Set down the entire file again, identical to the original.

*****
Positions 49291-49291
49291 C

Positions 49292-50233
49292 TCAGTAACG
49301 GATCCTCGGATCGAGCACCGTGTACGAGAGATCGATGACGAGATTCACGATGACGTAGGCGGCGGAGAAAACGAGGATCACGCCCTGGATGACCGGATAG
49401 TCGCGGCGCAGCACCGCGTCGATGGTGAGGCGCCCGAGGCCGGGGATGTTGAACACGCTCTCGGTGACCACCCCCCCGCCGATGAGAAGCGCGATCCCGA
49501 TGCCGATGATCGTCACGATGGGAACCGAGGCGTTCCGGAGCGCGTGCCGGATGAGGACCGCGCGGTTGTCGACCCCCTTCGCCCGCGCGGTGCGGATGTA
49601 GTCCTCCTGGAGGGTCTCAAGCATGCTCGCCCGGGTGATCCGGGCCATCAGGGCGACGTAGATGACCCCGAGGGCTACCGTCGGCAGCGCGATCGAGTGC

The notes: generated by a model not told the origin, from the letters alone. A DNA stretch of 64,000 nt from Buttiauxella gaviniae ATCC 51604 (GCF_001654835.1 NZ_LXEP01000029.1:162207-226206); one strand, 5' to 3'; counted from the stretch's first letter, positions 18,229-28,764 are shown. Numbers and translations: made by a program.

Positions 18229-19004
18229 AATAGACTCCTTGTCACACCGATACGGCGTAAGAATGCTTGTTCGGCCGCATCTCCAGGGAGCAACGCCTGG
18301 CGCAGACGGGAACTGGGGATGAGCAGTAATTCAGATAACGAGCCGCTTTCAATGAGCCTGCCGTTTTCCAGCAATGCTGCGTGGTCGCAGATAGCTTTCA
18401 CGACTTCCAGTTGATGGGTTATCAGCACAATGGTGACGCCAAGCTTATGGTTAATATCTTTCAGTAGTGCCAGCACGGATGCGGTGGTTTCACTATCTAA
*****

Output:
Positions 49291-49291
49291 C

Positions 49292-50233
49292 TCAGTAACG
49301 GATCCTCGGATCGAGCACCGTGTACGAGAGATCGATGACGAGATTCACGATGACGTAGGCGGCGGAGAAAACGAGGATCACGCCCTGGATGACCGGATAG
49401 TCGCGGCGCAGCACCGCGTCGATGGTGAGGCGCCCGAGGCCGGGGATGTTGAACACGCTCTCGGTGACCACCCCCCCGCCGATGAGAAGCGCGATCCCGA
49501 TGCCGATGATCGTCACGATGGGAACCGAGGCGTTCCGGAGCGCGTGCCGGATGAGGACCGCGCGGTTGTCGACCCCCTTCGCCCGCGCGGTGCGGATGTA
49601 GTCCTCCTGGAGGGTCTCAAGCATGCTCGCCCGGGTGATCCGGGCCATCAGGGCGACGTAGATGACCCCGAGGGCTACCGTCGGCAGCGCGATCGAGTGC

The notes: generated by a model not told the origin, from the letters alone. A DNA stretch of 64,000 nt from Buttiauxella gaviniae ATCC 51604 (GCF_001654835.1 NZ_LXEP01000029.1:162207-226206); one strand, 5' to 3'; counted from the stretch's first letter, positions 18,229-28,764 are shown. Numbers and translations: made by a program.

Positions 18229-19004
18229 AATAGACTCCTTGTCACACCGATACGGCGTAAGAATGCTTGTTCGGCCGCATCTCCAGGGAGCAACGCCTGG
18301 CGCAGACGGGAACTGGGGATGAGCAGTAATTCAGATAACGAGCCGCTTTCAATGAGCCTGCCGTTTTCCAGCAATGCTGCGTGGTCGCAGATAGCTTTCA
18401 CGACTTCCAGTTGATGGGTTATCAGCACAATGGTGACGCCAAGCTTATGGTTAATATCTTTCAGTAGTGCCAGCACGGATGCGGTGGTTTCACTATCTAA